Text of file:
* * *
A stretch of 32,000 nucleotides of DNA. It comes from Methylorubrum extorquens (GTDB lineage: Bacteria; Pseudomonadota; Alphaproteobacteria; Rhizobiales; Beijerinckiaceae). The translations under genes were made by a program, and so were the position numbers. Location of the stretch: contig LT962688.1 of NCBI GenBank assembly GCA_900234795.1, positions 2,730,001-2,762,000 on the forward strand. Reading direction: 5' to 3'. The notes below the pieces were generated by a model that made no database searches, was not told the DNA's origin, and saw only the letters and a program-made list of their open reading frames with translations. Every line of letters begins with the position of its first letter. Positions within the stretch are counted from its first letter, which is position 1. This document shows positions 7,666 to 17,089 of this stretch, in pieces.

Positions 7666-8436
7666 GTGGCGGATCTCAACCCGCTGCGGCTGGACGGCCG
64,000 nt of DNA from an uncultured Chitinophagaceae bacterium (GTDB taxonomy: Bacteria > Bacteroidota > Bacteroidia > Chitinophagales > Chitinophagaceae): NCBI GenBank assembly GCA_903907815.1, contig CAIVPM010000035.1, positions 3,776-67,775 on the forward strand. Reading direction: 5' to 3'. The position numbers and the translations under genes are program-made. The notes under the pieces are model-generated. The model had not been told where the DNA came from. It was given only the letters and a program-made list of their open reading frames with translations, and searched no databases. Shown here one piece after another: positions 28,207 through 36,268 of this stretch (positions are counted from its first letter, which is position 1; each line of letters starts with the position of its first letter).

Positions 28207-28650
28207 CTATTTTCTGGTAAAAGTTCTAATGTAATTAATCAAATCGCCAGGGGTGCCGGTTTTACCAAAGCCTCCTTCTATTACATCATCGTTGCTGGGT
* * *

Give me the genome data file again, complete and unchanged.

A stretch of 32,000 nucleotides of DNA. It comes from Methylorubrum extorquens (GTDB lineage: Bacteria; Pseudomonadota; Alphaproteobacteria; Rhizobiales; Beijerinckiaceae). The translations under genes were made by a program, and so were the position numbers. Location of the stretch: contig LT962688.1 of NCBI GenBank assembly GCA_900234795.1, positions 2,730,001-2,762,000 on the forward strand. Reading direction: 5' to 3'. The notes below the pieces were generated by a model that made no database searches, was not told the DNA's origin, and saw only the letters and a program-made list of their open reading frames with translations. Every line of letters begins with the position of its first letter. Positions within the stretch are counted from its first letter, which is position 1. This document shows positions 7,666 to 17,089 of this stretch, in pieces.

Positions 7666-8436
7666 GTGGCGGATCTCAACCCGCTGCGGCTGGACGGCCG
64,000 nt of DNA from an uncultured Chitinophagaceae bacterium (GTDB taxonomy: Bacteria > Bacteroidota > Bacteroidia > Chitinophagales > Chitinophagaceae): NCBI GenBank assembly GCA_903907815.1, contig CAIVPM010000035.1, positions 3,776-67,775 on the forward strand. Reading direction: 5' to 3'. The position numbers and the translations under genes are program-made. The notes under the pieces are model-generated. The model had not been told where the DNA came from. It was given only the letters and a program-made list of their open reading frames with translations, and searched no databases. Shown here one piece after another: positions 28,207 through 36,268 of this stretch (positions are counted from its first letter, which is position 1; each line of letters starts with the position of its first letter).

Positions 28207-28650
28207 CTATTTTCTGGTAAAAGTTCTAATGTAATTAATCAAATCGCCAGGGGTGCCGGTTTTACCAAAGCCTCCTTCTATTACATCATCGTTGCTGGGT